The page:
Evidence shows that the pea has been around since prehistoric times. Although the pea is of uncertain origin, it is probably native to Central Europe or Central Asia. It is also probable that peas were brought from Greece or Italy by the Aryans 2,000 years before Christ.
Peas-pods and all-were considered a sovereign spring medicine in medieval England. At first, they were grown only for their dry seeds and, even today, some varieties are grown extensively for split pea soup. The green pea was not mentioned in historical writings until after the Norman conquest of England, and garden peas did not become common until the eighteenth century.
The green pea is a natural soluble mixture of starch and protein. Fresh peas are alkaline-forming. while dried peas have a tendency to produce allergic reactions and to cause gas, particularly when eaten with too much protein or concentrated starch.
The best quality pea is one that is young, fresh, tender, and sweet. Use fresh, young peas in order to obtain the greatest food value and flavor. The pod should be velvety soft to the touch, fresh in appearance, and bright green in color. The pods should be well filled and the peas well developed, but not bulging. The large ripe pea is really a seed and should not be considered a vegetable.
The real "sugar" pea is grown primarily in Europe and is little known in the United States. Because Chinese food is so popular in this country, there is a variety of pea grown and picked for the thick, soft, green pods that are used in these dishes. Their roughage is great for the intestinal tract, and they are very nourishing. However, this herbaceous, tendril-climbing legume can be eaten, pod and all, in any variety, if picked young enough. Those people who are troubled with a lot of gas or with a sensitive stomach wall or intestinal tract may find the hulls of the more mature pea irritating. In such cases, the peas should be pureed, or liquified, to avoid irritating disturbances.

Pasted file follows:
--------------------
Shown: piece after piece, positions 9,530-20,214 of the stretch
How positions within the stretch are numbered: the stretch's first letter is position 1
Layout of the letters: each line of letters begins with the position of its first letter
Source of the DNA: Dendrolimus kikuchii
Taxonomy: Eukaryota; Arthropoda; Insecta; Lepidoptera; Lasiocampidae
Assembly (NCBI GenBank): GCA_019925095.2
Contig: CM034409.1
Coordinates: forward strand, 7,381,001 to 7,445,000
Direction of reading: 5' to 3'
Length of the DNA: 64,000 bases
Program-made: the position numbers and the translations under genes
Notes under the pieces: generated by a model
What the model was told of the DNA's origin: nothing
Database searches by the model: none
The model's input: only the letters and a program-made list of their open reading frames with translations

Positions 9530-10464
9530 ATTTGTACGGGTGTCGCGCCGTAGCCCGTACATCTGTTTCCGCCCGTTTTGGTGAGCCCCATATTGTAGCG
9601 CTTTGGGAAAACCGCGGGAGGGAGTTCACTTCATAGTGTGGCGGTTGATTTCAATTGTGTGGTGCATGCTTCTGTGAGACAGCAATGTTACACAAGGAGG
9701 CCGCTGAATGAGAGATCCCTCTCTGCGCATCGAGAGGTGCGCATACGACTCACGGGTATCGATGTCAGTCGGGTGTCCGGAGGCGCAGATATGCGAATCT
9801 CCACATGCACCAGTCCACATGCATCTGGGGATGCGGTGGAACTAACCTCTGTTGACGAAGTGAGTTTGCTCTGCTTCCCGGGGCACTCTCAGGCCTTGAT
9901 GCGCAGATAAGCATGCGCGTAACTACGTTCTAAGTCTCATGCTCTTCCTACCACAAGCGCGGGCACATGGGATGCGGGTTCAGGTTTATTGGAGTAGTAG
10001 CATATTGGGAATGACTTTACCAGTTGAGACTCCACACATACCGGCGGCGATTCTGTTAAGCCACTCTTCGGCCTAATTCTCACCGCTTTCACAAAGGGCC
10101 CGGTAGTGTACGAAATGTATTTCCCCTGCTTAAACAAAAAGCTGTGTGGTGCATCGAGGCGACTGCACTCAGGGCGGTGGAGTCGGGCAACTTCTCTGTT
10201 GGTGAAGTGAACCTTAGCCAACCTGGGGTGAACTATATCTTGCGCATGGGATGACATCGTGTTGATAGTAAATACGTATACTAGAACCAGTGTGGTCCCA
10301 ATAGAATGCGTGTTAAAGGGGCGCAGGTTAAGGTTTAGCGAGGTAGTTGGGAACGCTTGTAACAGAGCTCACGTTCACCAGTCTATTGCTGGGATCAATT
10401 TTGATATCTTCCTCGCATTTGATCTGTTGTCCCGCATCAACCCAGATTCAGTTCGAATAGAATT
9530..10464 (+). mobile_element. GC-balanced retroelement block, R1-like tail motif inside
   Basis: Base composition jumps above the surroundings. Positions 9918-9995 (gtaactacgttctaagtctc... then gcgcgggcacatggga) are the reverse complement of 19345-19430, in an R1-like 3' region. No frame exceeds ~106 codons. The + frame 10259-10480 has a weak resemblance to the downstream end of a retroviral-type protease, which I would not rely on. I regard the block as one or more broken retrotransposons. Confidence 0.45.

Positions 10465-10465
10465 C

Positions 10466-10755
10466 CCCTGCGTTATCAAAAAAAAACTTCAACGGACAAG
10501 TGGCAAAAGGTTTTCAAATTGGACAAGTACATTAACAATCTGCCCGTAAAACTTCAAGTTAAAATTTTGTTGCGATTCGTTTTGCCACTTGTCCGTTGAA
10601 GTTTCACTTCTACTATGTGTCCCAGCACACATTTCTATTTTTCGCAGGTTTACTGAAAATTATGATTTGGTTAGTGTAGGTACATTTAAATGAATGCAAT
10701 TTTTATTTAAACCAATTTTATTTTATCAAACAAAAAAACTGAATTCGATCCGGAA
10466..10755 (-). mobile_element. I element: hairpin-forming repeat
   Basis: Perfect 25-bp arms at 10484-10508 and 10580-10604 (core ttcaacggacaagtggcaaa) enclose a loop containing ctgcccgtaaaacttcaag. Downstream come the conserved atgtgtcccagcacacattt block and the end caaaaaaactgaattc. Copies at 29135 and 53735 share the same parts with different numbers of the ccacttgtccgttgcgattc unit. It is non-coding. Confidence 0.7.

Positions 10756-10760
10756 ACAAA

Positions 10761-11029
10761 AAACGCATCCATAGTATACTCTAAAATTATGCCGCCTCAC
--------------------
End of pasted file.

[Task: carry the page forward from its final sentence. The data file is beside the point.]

Fresh green peas tend to lose their sugar content unless they Me refrigerated to about 32°F shortly after being picked. They should be cooked soon after they have been picked, for they lose their tenderness and sweetness as they age. Shell just before cooking, retaining a few of the pods to cook with the peas for additional flavor. Cook in as little water as possible, so that no water need be discarded after cooking. If some pot liquor does remain after cooking, use in soup or as a base in the liquefied vegetable drink.
Never cook peas in bicarbonate of soda water in order to keep their fresh green appearance. This method not only destroys the food value and digestibility of the pea, but is totally unnecessary. Peas cooked in a vessel that is vapor-sealed or that has a tight lid, or steamed in parchment paper, with little water, retain their flavor, greenness, and vitamins. When combined with carrots or turnips, peas are particularly tasty, and when a little onion is added, they need not be seasoned. If seasoning is desired, add a little dehydrated broth powder after cooking and serve with butter.
There are over 1,000 cultivated varieties of peas listed in this country alone. However, only a few of these are commercially important. They may be classified generally as tall or dwarf, early or late, small pod or large pod. The most popular variety is probably the Alaskan, a tall, very early, small-pod pea. If planted in early May, this variety can be ready for table use in about sixty-two days. Many other varieties are almost equal in popularity, some of which are Little Marvel, Laxton, Gradus, and Giant Stride.
Green peas are available all year, but are particularly abundant March through July. California leads in production, with Florida, Texas, the Southern states, Idaho, Washington, Colorado, New York, and New Jersey also contributing an abundant supply of the nation's crops.
The pea is a fairly rich source of incomplete protein. As an alkaline ash vegetable, it is highly nutritious when eaten raw, and is more easily digested than beans. However, it takes a strong digestive tract to properly digest raw peas. To eat in their raw state, liquefy, and combine with other vegetables, proteins, or starches, to help aid in their digestion. Do not combine with fruits.
Benefits of Pea
This alkaline-reacting vegetable is an outstanding source of vitamins A, B1, and C. The pea pods are very high in chlorophyll, iron, and calcium-controlling properties. Discarded pods are discarded vitamins and valuable minerals.
Fresh garden peas are slightly diuretic in action. They also give relief to ulcer pains in the stomach because they help use up the stomach acids. In cases of ulcers, however, peas should be pureed.
Peas do not have any other particular healing properties. People who have a vitamin A deficiency should eat them raw, liquefied, or in juice. They should be eaten in combination with nonstarchy vegetables to get the full value of the vitamin A they contain.
Nutrients in one pound
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